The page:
It is dedicated for my friend Ruth who urges me to make an appointment with the sacrament of confession and the title is 'With Mercy for the Greedy'.
With Mercy for the Greedy
Concerning your letter in which you ask
me to call a priest and in which you ask
me to wear The Cross that you enclose;
your own cross,
your dog-bitten cross,
no larger than a thumb,
small and wooden, no thorns, this rose –
I pray to its shadow,
that gray place
where it lies on your letter … deep, deep.
I detest my sins and I try to believe
in The Cross. I touch its tender hips, its dark jawed face,
its solid neck, its brown sleep.
True. There is
a beautiful Jesus.
He is frozen to his bones like a chunk of beef.
How desperately he wanted to pull his arms in!
How desperately I touch his vertical and horizontal axes!
But I can’t. Need is not quite belief.
All morning long
I have worn
your cross, hung with package string around my throat.
It tapped me lightly as a child’s heart might,
tapping secondhand, softly waiting to be born.
Ruth, I cherish the letter you wrote.
My friend, my friend, I was born
doing reference work in sin, and born
confessing it. This is what poems are:
for the greedy,
they are the tongue’s wrangle,
the world’s pottage, the rat’s star.
Interviewer: One of the things that’s particularly interesting about this is the dedication I think, and the poem’s preoccupation with religion – were you brought up in any particular religion realistically?
Sexton: Yes, a protestant one.
Interviewer: A protestant one?
Interviewer: In your poems there sometimes seems to be a special sort of preoccupation with ritual of a sort that I suppose is not very common to Protestantism.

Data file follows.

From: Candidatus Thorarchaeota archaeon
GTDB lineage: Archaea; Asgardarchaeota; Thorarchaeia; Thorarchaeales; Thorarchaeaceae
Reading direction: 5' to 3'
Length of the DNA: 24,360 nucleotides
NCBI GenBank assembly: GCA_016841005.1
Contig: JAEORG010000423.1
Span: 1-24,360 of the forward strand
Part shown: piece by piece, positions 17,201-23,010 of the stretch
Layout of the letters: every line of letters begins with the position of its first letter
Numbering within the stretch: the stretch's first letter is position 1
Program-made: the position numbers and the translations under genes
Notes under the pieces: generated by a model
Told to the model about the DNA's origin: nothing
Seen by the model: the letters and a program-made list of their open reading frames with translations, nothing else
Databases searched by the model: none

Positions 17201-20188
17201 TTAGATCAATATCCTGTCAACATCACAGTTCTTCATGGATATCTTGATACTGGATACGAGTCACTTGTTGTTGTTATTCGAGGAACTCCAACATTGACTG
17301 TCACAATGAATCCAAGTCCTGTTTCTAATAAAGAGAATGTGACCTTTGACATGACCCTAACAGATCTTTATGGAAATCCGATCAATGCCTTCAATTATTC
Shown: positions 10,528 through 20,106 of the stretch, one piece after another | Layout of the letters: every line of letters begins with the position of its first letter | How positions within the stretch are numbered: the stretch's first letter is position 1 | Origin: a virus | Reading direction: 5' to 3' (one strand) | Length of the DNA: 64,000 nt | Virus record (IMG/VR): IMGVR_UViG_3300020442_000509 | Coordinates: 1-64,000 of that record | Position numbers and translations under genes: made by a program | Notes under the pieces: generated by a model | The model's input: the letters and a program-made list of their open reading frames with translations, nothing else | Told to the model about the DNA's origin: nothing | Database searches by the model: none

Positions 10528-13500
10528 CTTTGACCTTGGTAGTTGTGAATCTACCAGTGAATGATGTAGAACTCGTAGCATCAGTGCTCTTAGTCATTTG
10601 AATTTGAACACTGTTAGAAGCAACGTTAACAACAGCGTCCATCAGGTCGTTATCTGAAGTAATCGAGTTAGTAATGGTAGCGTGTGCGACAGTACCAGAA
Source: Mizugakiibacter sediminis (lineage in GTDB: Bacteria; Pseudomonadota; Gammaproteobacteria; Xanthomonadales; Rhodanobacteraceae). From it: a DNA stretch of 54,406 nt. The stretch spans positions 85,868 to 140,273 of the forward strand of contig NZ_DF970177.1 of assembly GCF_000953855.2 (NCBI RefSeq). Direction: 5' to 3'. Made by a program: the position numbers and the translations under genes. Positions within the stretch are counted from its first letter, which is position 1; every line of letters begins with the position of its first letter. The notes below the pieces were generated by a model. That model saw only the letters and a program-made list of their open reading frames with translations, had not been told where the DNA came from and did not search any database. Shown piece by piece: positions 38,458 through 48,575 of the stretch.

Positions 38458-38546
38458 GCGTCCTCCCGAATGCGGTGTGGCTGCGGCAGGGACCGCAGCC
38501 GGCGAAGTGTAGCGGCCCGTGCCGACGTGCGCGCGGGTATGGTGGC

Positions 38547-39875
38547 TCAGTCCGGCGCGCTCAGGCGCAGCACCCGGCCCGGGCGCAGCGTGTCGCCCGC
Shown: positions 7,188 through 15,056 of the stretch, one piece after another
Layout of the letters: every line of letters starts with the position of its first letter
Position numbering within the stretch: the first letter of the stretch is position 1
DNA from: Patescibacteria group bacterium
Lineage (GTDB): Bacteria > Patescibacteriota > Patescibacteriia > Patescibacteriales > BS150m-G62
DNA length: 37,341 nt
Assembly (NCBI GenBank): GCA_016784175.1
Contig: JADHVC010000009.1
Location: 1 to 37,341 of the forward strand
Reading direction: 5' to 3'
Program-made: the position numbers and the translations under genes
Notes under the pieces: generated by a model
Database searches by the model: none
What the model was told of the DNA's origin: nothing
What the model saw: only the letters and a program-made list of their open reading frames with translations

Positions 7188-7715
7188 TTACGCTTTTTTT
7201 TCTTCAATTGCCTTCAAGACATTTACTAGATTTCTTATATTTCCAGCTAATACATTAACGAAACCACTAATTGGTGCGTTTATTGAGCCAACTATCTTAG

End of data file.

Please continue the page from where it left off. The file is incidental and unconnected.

Sexton: No, I think I’m rather attracted to Catholicism and everyone thinks that I was a Catholic and that I left the church and now I tell everyone I’m an atheist. No one knows what I am, but I think I have a great preoccupation with Catholicism. All on my own, with no influence whatsoever.
Interviewer: It’s interesting that you can say, well I’m an atheist, quite surely, and at the same time have this preoccupation because…
Sexton: This is an obsession though, you see, and I’m not sure where it leads to. I even answer it in this poem by saying it is poems that have done it for me, poems are my religion. That’s my answer in the poem.
Interviewer: You do come back, not only in this poem but in some others, though to very realistic details about certain features of Christianity like the crucifixion – you say “There is a beautiful Jesus, he is frozen to his bones like a chunk of beef.” Well this reminds one of certain sorts of very moving religious paintings in which the actual physical suffering of Christ on the cross is very present.
Sexton: Well I’m very aware of this all the time, I am very influenced by Christ and the physical suffering, perhaps more attracted to the suffering than the rising.
Interviewer: The human side of it in fact.
Sexton: Yes the human being there on the cross.
Interviewer: But yet you’ve never felt moved to become…to convert to Catholicism or to any other religion.
Sexton: I’ve thought of it and even tried it but it hasn’t worked. I’m still a sceptic.
Interviewer: Indeed this poem is about…
Sexton:…about that, being a sceptic, but saying all I have to give to Christ is my poem.
from The Complete Poems (Houghton Mifflin, 1981), copyright 1981 by Anne Sexton, by permission of Sll/Sterling Lord Literistic, Inc. Recording used by permission of the BBC.